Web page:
FRISCO—Friends, relatives and customers of area bakers came together Saturday at the Frisco Chamber of Commerce to provide support and take in some tasty treats. DFW Sweets Owner, Debbie Viverito hosted the party. Debbie is a home baker who operates her business from her Frisco residence. Hers is a home-grown idea that fulfills Debbie's passion for baking, and provides income for her family thanks to the Texas Senate Bill 81 which made it legal in the state of Texas to have such a business. The law allows Texans to bake and sell items from home also known as the Texas Cottage Food Law, written by Senator Jane Nelson and sponsored by Representative Lois Kolkhorst. It became effective on September 1, 2011.
However, this law is already being threatened by regulation under the Department of State Health Services. The bill is very specific in its list of items considered "non-potentially hazardous baked goods" which includes: cookies, cakes, breads, donuts, pastries, pies, and other items prepared by oven baking. It also includes canned jams, jellies, dry mixes such as dips and seasonings. Income limitations under Senate Bill 81, restricts home bakers to making under $50,000 per year. Currently, the law requires that baked goods must be labeled with the name and address of origin and clearly communicate that these are home baked items allowing the consumer to know there was not a health department inspection.
Here are specific items outlined in the bill:
A home baker does not have to have a food handling certification.
A home baker is not required to carry insurance.
A home baker may bake in an environment where pets reside.
A home baker does not need a license and does not have to register their business.
A home baker is not subject to health department regulation and will not be scrutinized by an inspector.
A home baker may deliver items that are purchased from their home.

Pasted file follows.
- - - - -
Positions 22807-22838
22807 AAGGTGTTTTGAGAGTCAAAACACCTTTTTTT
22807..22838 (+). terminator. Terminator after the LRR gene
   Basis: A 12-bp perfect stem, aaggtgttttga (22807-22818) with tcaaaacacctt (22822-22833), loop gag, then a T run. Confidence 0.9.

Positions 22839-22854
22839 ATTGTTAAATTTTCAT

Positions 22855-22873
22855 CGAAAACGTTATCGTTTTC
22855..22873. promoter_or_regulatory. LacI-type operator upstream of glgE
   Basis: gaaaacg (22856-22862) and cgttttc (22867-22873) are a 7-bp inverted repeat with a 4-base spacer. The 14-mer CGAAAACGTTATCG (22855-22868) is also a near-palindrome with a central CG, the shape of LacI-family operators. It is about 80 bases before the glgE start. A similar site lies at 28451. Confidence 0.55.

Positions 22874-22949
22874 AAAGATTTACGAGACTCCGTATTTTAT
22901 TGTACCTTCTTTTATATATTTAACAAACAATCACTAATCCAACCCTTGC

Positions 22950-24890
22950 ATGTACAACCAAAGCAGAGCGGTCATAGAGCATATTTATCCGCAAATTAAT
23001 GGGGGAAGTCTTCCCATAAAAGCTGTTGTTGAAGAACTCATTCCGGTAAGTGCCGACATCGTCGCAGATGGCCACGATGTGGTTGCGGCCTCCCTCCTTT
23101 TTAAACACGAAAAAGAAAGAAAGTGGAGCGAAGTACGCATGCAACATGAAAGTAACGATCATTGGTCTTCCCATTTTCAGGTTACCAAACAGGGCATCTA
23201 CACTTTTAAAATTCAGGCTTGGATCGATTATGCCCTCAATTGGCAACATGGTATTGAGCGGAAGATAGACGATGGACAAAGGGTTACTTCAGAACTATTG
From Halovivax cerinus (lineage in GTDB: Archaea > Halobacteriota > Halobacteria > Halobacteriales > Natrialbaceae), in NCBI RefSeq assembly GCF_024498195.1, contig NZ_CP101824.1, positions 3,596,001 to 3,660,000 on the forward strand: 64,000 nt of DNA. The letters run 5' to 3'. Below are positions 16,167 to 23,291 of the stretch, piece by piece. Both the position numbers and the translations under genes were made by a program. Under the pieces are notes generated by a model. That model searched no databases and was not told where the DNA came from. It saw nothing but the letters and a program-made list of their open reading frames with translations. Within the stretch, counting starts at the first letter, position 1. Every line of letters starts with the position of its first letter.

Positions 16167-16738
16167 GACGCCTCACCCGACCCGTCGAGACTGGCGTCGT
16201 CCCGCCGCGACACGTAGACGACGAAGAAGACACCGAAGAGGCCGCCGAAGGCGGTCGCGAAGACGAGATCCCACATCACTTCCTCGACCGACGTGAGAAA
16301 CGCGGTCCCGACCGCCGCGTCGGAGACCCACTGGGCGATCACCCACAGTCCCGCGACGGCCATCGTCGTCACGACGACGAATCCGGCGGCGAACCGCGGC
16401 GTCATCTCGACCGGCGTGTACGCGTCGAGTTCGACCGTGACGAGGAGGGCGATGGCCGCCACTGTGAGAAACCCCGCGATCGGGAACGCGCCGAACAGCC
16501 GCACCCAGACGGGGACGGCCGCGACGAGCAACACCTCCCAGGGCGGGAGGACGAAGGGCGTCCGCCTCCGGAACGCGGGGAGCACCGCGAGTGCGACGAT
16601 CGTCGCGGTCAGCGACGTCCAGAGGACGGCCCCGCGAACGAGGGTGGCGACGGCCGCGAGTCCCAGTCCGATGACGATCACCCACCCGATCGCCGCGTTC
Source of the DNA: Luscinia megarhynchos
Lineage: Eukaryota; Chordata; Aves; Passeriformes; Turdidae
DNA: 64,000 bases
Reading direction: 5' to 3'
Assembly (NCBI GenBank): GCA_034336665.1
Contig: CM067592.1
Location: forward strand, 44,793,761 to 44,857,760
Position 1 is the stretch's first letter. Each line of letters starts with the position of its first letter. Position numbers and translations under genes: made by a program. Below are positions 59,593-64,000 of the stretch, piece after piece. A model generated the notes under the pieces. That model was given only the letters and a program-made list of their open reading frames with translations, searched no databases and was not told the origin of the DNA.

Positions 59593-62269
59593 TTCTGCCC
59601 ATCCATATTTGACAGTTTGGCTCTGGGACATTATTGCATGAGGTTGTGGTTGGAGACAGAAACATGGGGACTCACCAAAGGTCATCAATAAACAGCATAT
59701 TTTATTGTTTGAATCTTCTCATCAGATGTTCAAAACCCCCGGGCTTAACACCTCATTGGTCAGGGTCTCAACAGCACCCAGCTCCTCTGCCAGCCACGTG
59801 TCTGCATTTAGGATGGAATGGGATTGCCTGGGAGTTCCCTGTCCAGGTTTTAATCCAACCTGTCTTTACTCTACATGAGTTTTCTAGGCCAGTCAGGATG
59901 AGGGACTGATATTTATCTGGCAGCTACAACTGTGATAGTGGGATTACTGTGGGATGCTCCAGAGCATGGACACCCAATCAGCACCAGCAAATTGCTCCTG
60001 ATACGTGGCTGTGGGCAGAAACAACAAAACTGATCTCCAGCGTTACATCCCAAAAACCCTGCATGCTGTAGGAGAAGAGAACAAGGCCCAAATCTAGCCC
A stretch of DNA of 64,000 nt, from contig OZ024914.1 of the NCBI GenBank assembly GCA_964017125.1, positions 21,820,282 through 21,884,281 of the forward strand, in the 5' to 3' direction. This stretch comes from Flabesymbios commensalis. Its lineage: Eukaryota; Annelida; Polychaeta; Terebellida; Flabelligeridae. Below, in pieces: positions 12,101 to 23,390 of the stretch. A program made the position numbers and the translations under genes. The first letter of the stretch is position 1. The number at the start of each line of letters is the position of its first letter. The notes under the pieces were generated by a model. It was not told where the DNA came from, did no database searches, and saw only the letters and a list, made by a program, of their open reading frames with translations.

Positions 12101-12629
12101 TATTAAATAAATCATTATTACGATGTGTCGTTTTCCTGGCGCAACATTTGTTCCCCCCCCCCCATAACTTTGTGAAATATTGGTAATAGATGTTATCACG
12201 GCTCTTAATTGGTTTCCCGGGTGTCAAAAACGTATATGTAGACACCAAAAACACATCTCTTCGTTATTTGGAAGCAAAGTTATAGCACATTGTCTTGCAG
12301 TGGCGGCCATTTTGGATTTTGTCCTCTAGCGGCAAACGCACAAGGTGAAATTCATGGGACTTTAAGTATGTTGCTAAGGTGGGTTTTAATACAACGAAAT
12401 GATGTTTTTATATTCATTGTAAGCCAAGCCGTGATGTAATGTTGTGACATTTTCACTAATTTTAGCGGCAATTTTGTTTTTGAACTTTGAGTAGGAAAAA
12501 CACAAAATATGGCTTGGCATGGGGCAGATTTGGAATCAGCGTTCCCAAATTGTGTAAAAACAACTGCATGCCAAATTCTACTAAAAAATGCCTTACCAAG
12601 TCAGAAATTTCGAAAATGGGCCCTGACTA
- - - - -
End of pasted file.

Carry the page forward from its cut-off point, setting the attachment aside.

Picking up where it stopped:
But the new label law proposed by the DSHS would have more strict regulations and requirements including label changes. Home bakers would have to post labels that list in metric form, and from greatest amount to least, each ingredient and measurement.
Debbie and several home bakers feel will threaten their businesses. "It's going to make it more difficult for people like myself to start a bakery under the current cottage law and bake from their homes. It's going to be a lot more difficult, because of the requirements that they're thinking about adding. It will be much harder and a lot more time consuming and time is money. You're usually a one person shop. So you have to take that into consideration. So it's going to make that a lot more difficult. It could persuade some other to drop out and that's not what the economy needs."
Other bakers present like Kim Matthews owner of Scribble Cakes, say the new rules would put many out of business. "I started a business out of my home. My grandmother needed something new for her birthday. It's going to be a lot more expensive. If that law passes it's gonna hurt a lot of people. A lot of moms, that are supplementing their incomes. We hope it does not pass. It is gonna cause a lot of us to spend a lot more money that we don't have and I'm sure it's gonna put a lot of home based businesses out of work."
The senate is currently listening to public opinion . Many Texans feel strongly that for safety and health reasons all food should contain labels. Michael Jones says without question the law should pass. Jones has a food allergy that could cause hospitalization. Jones says he disagrees and supports the bill. He states, "All ingredients should be on the label, because there are some ingredients that some people are allergic to."
The home bakers, many of whom are mothers like Mande Kalbfleisch, owner of Kupwiches and More, say the side business of baking is a supplement to their income that could be cut off by the bill. Mande adds, "I would have to weigh each ingredient that I placed in my baked goods and write it on my label in metric weight. Also I would have to weigh each individual product.I hope this legislation does not pass."
The Senate will address the bill on February 29, 2012 in the state capital of Austin.